Food City 500: Winners and Losers from Bristol

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Food City 500: Winners and Losers from Bristol
Will Schneekloth/Getty Images
Carl Edwards

Fans who stayed around for nearly nine hours witnessed a wild and unpredictable Bristol race that should finally put to rest the argument that the “old” Bristol configuration made for better racing than the current one.

Race winner Carl Edwards gave the credit for the victory to veteran crew chief Jimmy Fennig who made a gutsy call for Edwards to stay out with 45 laps to go when most of the rest of the front-runners came in for tires. 

“We only had 17 laps on the tires, so it wasn’t too difficult a call,” said Fennig in the post-race presser. “Once the track got rubbered in, tires weren’t a problem.”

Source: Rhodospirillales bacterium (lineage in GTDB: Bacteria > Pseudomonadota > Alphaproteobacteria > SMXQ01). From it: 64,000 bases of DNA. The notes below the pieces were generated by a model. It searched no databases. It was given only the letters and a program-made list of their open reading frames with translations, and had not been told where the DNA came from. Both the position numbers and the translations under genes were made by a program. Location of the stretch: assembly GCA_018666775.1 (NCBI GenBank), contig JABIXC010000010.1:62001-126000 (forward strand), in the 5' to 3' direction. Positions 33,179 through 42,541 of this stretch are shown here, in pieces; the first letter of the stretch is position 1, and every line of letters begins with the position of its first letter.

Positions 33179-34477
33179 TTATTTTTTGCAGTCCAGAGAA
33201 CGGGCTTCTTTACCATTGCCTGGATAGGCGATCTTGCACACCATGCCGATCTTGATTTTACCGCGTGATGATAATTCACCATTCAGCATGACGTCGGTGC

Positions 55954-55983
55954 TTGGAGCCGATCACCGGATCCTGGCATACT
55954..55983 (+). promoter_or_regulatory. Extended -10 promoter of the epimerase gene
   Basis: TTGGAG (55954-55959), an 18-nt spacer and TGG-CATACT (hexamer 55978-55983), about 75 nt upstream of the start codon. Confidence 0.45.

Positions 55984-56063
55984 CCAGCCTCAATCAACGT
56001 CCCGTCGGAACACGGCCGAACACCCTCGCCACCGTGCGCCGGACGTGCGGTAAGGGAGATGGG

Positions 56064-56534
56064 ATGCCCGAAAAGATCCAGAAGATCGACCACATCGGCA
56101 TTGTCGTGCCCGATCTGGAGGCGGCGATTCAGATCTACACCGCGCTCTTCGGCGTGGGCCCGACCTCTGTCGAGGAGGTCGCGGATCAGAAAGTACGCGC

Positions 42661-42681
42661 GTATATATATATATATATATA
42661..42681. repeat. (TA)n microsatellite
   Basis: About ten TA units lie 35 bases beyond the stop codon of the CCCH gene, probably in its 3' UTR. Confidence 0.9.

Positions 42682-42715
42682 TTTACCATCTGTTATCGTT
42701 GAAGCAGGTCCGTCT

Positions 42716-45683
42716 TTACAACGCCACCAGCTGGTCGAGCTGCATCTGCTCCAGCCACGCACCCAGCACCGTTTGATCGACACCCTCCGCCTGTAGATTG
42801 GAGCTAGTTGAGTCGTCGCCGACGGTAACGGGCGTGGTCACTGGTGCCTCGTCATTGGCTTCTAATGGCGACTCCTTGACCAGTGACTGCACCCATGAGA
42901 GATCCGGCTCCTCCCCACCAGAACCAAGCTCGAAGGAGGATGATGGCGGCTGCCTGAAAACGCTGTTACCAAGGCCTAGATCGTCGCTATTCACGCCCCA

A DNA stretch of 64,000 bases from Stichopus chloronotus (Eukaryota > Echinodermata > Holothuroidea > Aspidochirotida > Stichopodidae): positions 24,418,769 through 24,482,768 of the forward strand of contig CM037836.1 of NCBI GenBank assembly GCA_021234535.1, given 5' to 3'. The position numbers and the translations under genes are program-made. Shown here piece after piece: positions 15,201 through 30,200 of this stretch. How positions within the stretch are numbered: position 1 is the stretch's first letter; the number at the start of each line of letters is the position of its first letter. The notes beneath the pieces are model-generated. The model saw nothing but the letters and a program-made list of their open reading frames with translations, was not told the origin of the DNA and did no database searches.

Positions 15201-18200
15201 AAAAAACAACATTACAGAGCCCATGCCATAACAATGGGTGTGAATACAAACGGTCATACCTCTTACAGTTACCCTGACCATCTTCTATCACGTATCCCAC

A caution with three laps to go, caused by a malfunction with the lights around the race track, slowed the field just minutes before another of the numerous rain showers, that plagued the race track all day, forced the field to remain under caution as the checkered flag fell.

Aside from the weather, tires ended up being a serious issue for many. No less than eight different drivers had their day changed by having a cut tire that either sent them into the wall or spinning into oncoming traffic.

Ricky Stenhouse Jr. finished a career-high second, and Aric Almirola was third. Fords were 1-2-3 and four of the top five (Marcos Ambrose—fifth).

Tony Stewart rounded out the top five with his best finish so far this season, also putting to rest any questions about his leg injury.

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